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Welcome to 30 Linux Kernel Developers in 30 Weeks! This is the first in a suitable 30-week series of articles featuring an excellent Linux kernel developer contributing from time to time. The Linux kernel community is simply unique in many ways. Most of the members of this community are possibly responsible for organizing the world’s largest collaborative capacity development project and have a very, very big influence on how the operating system and other technologies work. The profiles we publish by the end of 2012 are intended to help illustrate how these developers get their jobs done and provide substantial insight into how we work with them and the crowd that drives them>
We are making a collection together with Linux choreographer Linus Torvalds. Linus travels frequently to his home country in Finland this week to attend the Millennium Technology Award. They got their name this week as co-winner of the Millennium Technology Prize 2012. Not long before the man left, he took the time to answerь on these profile questions.
What role does someone play in the online community and / or what subsystems are you working on?
I am a top-level kernel maintainer who is not inclined to directly manipulate any particular type of subsystem; although sometimes I only deal with the VFS layer (and very rarely with multiple VM threads).
What role do you live in the world? Why there?
Portland, Oregon. To help you with the “Why?” The weather may not be that good, but I think this is a much better kingdom for children. We can easily afford a big house in the best school district.
What are your popular software productivity tools? What is the increase? Are you running across their table?
I actually only use one web mobile phone (for email and a waste of time) and then multiple terminals where I use git. I spend most of my time reading (and responding to) emails, collecting trees, and studying the nature of the results.
Other infoThe tool I use is the perf tool to make sure you are profiling the bulk that matters to me (often kernel builds and some Git workloads).
Hello. Not being smart enough to know that writing the operating system you purchased is a ridiculous amount of work.
I still love crafts, take a moment and the technical side. The fact that I can call people by their first names is really incredibly social – it’s just a work bonus.
What have you ever found amused about collaborative development being successful (flaming war, stupid code submission, brilliant performance)?
I think my favorite thing is to come back when someone does something crazy to practice Linux. Things that don’t make sense or make no sense, but are impressive, are typical from a technical point of view (and even more impressive because of “Did you work for many months to make * this *?”).
Like Alan when Cox was working on porting Linux to 8086. Or the woman who built her own computer at home with an 8-bit microcontroller, A friend of mine hooked up to RAM and SD card and then wrote a nice ARM emulator for it and ran Linux (very, very slowly) on that card.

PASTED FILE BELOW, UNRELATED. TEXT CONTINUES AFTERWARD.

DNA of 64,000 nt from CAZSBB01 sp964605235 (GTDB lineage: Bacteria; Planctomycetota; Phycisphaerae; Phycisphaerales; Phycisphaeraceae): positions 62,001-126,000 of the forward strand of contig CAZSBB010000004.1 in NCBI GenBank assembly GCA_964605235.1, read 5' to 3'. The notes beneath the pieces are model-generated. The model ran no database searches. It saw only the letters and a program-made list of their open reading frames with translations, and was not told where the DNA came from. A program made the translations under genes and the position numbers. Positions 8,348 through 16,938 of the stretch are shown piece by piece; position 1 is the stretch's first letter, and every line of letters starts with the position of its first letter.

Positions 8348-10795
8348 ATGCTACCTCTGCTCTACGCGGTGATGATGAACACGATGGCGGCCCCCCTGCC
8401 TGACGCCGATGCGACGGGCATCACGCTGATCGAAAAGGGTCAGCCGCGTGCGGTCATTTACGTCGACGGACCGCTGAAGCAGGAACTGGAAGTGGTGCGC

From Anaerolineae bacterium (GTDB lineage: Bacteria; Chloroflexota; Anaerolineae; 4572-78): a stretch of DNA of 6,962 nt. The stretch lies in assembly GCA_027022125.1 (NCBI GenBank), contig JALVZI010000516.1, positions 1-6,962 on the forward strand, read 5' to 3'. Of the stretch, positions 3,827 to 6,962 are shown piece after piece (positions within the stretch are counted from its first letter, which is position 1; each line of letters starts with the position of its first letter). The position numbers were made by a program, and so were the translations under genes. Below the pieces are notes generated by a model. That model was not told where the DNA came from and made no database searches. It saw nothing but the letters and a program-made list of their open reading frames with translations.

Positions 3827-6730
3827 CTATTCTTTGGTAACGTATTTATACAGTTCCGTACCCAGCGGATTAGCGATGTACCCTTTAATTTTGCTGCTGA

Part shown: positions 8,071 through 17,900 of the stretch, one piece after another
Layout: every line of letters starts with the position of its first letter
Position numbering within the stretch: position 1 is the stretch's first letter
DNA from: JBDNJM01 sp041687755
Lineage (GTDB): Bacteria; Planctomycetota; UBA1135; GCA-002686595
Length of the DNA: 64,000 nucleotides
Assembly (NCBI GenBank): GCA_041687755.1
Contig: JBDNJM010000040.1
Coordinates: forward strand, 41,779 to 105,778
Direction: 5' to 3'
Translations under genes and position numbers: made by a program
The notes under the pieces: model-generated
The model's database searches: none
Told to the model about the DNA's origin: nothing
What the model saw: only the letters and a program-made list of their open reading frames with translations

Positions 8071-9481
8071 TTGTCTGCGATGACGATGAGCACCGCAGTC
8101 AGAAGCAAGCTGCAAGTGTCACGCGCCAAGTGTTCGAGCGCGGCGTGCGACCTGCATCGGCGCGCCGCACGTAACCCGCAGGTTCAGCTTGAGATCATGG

Start small. It doesn’t even eat to be Linux – with your many open source projects, the idea needs some help and you really want to know how to get involved. And once you * figure out * which user-mode programmers are idiots and want you to get into the kernel channel, don’t try to revolutionize the kernel code – really try a little rage to worry about fixing that one thing. Maybe another driver isn’t working as well as it should for hardware you have access to and the like.
Practicing on ropes takes time and it really helps when people see what you’ve been doing other things before you start submitting more complex fixes.
But the most important thing is “positive taste”. It is difficult to describe, but, unfortunately, I am looking for it personally. People who do “RightWay ™” things – and I don’t have I mean that you should really follow all the rules that we have established over the years (although you should too) – but I’m talking about my place where the elusive quality of writing code, where it is obvious that it makes sense and that everything is correct, without a lot very special cases or complexities, but also without the need to be unnecessarily abstract and general. “Do one thing and fix this situation.”
Oh, I want my office to be completely quiet. I listen to my favorite music when I drive children, etc. but when I work, I don’t want to hear anything; no music, no sound from those fans in my computers. Just silence.
What mailing list or IRC channel will people who meet with you find? What conferences were found?
I don’t do IRC or other real-time interactive stuff – I do everything via email. I stick with the general kernel and git mailing lists, but also those I have in auto-archive mode, so I only see streams when I explicitly look for them, or when I cc … ™ d or pointed to them.
To help you with conferences, this is usually C Mmit the Linux kernel. Of course, I try to go to LinuxConf Australia most often – I like this conference, and in Australia it is mostly in the summer. But it’s lca “if it works” something like that, so it’s probably only every year and every two years or so.
There are obviously other conferences that I go to directly, usually because they are over a large area and when I can resume some of my current dives on the same trip
Thanks Linus! Talk to Thomas Gleixner about the next schedule.
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